Café parisien

Entering a café in Paris recently, searching for coffee, the waiter greeted me:

“On a du très bon café monsieur” (We make excellent coffee here sir).

“Ah bon?” (Oh really?) I thought, doubtfully.

The milk was delicious. The coffee part of my café however is best left undescribed; despite the waiter’s good intentions I’m sure.

Coffee for me is integral to a dance festival, notably for sustaining on the dance floor and for summoning the weekend visitor’s joie de vivre that Europe’s wondrous array of regional capitals deserve. Budapest, Krakow, Madrid, Vilnius, Brussels, London, Lisbon, Amsterdam, Ljubljana, Bucharest, Stockholm: each are more pleasurable after visiting a reputable café. In the event that you visit Paris, I thought that you might appreciate a guide to the haunts of its few baristas.

France is famously gourmand: think wine, chocolate, cheese, pastry, champagne (wine again). Gastronomic delicacies produced for deliciousness’ sake. Coffee seems to be traditionally viewed by Parisians as purely utilitarian: one gulps hot, bitter espresso and one is instantly energised. Or, for the habitual drinker, one is rightened from the torpidity of caffeine withdrawal. Taste is neither here not there. An appreciation for fine degrees of grinding and for carefully-regulated water temperature has not yet erupted here en masse. In this desert of scalded beans there are, mercifully, a few oasis of the good stuff.

Personally I have neither the experience nor the refined faculty of taste to claim any coffee expertise. I rely rather on an intimate circle of Australian friends who visit Paris from time to time, from Melbourne—global coffee capital, according to them—and Sydney—Australian capital, or so many often believe. In their learned opinion I offer you the following recommendations.

La Caféothèque on rue de l’Hotel de Ville overlooking the Seine can uniquely claim to serve world class coffee. The owner, of Ecuadorian origin, operates a salon du café très chaleureux with an extensive menu including transformative cappuccino. This alongside offerings for the connoisseur (slow drips and cold immersion brews), beans roasted in house for purchase, and a barista school. I suggest Sundays in summer when the boulevard opposite at river level, transformed into a pedestrian walkway, hosts jazz bands with afternoon dancing.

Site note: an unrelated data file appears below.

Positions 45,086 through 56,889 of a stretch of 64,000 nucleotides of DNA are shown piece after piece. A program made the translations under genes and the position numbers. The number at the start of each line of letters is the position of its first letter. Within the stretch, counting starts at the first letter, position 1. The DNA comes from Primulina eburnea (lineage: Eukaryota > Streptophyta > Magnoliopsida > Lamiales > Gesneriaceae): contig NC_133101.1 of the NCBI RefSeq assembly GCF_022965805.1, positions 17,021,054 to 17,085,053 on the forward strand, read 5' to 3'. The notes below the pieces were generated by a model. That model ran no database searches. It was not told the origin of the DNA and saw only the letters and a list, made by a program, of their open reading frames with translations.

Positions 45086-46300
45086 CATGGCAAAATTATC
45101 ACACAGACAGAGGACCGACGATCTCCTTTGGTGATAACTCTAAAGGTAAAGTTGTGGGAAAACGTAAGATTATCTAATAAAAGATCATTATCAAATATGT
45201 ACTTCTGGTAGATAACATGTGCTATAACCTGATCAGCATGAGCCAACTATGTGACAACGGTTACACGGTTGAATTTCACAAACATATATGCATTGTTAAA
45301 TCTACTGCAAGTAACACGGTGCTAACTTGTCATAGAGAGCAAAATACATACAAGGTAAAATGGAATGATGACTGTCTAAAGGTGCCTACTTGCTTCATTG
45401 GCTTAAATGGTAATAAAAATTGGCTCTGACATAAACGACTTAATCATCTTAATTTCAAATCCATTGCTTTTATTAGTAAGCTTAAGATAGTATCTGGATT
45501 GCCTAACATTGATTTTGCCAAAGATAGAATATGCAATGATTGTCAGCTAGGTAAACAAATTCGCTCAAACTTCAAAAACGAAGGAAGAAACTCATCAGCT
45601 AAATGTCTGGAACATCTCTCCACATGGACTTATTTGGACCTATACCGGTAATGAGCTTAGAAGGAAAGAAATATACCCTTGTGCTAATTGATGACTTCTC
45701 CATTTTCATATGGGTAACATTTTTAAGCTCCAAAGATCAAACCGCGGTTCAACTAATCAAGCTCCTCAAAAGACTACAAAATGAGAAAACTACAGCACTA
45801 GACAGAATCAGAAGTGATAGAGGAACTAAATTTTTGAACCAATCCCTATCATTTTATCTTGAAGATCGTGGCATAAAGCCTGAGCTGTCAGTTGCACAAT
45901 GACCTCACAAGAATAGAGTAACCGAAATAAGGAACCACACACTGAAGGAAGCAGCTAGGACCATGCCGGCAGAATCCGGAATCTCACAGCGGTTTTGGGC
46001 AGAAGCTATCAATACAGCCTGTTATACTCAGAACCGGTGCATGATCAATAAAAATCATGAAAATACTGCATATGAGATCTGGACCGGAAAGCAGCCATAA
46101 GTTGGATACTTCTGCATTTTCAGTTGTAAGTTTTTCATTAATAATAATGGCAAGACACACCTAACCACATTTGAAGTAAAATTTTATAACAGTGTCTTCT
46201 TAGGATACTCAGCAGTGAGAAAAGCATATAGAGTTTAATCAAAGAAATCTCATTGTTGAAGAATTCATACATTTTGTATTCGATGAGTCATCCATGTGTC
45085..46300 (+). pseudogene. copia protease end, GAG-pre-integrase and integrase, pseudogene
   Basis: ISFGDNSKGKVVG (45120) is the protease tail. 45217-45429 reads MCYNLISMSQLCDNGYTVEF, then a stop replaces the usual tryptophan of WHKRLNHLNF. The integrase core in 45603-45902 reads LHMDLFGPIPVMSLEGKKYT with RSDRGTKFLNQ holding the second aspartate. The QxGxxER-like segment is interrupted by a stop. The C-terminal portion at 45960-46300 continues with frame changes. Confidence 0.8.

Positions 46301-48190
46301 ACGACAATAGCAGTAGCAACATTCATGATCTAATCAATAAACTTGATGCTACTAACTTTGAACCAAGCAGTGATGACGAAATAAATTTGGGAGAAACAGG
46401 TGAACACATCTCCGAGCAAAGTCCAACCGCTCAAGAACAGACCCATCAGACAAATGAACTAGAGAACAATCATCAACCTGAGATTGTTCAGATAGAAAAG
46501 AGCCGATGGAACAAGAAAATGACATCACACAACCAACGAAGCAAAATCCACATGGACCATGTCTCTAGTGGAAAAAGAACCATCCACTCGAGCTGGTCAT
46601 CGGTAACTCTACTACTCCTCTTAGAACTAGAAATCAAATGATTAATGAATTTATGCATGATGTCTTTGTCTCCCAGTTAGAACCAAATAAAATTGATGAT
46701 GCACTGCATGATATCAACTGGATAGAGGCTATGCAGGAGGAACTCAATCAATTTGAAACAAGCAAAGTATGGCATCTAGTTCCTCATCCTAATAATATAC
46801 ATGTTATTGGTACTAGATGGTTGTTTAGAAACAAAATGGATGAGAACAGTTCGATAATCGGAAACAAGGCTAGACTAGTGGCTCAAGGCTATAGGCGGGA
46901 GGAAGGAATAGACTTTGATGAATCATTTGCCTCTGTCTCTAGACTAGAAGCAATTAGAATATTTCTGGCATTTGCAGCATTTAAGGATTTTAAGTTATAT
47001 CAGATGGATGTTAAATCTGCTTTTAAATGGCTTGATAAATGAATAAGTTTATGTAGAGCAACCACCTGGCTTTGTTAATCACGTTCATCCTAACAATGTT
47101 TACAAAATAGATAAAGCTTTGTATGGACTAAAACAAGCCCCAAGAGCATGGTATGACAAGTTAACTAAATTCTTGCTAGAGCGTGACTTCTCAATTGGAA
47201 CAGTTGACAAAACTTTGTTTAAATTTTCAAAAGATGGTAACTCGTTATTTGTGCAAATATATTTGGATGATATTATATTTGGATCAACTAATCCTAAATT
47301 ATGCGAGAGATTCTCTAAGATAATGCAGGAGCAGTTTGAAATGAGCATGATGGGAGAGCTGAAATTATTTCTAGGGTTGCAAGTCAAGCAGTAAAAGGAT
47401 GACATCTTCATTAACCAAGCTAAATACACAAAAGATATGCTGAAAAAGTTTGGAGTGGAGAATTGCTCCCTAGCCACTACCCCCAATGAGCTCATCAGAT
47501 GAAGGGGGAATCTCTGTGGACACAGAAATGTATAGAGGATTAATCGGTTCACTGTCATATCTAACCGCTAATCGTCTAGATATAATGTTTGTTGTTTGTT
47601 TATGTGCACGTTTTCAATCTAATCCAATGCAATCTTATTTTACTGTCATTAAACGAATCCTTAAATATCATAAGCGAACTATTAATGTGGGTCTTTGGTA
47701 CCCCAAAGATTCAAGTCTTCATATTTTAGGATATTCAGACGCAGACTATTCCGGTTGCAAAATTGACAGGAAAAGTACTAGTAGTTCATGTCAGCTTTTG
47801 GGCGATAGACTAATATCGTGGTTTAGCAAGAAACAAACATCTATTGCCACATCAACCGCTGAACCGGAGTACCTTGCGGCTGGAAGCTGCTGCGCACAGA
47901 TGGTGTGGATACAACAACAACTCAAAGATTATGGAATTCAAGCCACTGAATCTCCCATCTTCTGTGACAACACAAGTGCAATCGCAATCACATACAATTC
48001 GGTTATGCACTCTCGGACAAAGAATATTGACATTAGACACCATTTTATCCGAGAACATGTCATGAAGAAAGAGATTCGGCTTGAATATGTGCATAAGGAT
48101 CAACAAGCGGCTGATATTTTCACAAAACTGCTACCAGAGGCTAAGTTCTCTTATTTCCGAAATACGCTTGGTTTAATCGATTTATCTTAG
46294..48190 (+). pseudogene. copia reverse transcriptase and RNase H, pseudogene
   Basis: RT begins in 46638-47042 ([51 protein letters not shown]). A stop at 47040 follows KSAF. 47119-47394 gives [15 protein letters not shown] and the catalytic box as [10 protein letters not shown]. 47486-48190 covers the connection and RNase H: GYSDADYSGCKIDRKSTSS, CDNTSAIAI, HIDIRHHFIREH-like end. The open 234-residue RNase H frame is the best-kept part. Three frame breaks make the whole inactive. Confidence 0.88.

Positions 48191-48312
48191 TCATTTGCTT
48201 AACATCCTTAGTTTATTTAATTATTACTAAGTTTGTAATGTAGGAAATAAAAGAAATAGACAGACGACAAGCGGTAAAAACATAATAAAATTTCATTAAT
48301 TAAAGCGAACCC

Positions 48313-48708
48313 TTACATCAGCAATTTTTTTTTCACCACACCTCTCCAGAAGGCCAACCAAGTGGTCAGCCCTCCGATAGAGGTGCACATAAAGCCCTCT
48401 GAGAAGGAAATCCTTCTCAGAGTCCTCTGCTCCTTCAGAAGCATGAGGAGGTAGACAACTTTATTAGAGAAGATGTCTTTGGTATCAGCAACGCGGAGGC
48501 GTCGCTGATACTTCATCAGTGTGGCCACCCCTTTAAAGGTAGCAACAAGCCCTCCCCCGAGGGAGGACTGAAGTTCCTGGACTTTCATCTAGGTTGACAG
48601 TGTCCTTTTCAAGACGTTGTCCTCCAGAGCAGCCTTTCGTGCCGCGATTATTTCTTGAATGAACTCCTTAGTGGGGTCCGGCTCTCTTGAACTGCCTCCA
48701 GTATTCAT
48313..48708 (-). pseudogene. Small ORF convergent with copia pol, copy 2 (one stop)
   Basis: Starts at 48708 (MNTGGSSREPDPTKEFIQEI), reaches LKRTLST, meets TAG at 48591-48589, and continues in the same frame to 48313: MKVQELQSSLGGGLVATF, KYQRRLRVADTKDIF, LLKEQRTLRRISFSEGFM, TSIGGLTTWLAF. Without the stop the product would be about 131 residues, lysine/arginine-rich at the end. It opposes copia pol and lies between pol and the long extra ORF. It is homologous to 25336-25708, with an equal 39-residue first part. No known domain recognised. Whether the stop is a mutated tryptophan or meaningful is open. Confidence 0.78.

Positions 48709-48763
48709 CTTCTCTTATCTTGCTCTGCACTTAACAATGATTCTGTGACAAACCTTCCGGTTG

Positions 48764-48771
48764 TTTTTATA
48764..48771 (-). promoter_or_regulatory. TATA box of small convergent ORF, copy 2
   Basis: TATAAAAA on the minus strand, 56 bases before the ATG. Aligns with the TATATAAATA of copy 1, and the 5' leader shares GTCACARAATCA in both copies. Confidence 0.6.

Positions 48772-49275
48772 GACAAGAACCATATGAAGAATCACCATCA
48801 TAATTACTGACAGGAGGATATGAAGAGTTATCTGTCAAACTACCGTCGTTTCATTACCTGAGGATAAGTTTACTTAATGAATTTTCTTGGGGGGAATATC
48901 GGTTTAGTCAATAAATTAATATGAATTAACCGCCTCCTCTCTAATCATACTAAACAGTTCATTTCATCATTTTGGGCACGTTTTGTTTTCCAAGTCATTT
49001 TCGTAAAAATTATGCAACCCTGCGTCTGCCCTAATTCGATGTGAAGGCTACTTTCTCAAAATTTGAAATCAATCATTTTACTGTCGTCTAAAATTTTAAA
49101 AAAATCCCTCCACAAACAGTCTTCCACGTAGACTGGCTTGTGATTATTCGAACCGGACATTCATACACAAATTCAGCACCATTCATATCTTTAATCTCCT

Around the corner on rue du Pont Louis-Philippe, Le Peloton is arranged in a typical French bar à zinc (counter) style around a road cycling theme. The owner, of New Zealand origin, has trained his baristas to create a dependably tasty cappuccino along with a comprehensive café menu.

Between Musée des Arts et Métiers and Centre George Pompidou can be found Loustic on rue Chapon. The café’s name in French means ‘shady’, as in “a shady character”. That description edges on defining the shopfront, which looks perpetually to be in a state of renovation. Inside is a charming al fresco seating arrangement that evokes the picturesque terrace d’une brasserie parisienne in miniature. As I say, the interior—it’s difficult to sketch in words. The owner, of English origin, tells me that the water temperature on the café’s machine is set to 96 degrees Celsius in order to avoid burning the coffee. The result is a titillating cappuccino and caffeine sundries.

Finally, next to Canal Saint-Martin on rue de Grange aux Belles is modest café Ten Belles. Here can reliably be found a flavoursome brew correctly concocted by the hand of an adept barista.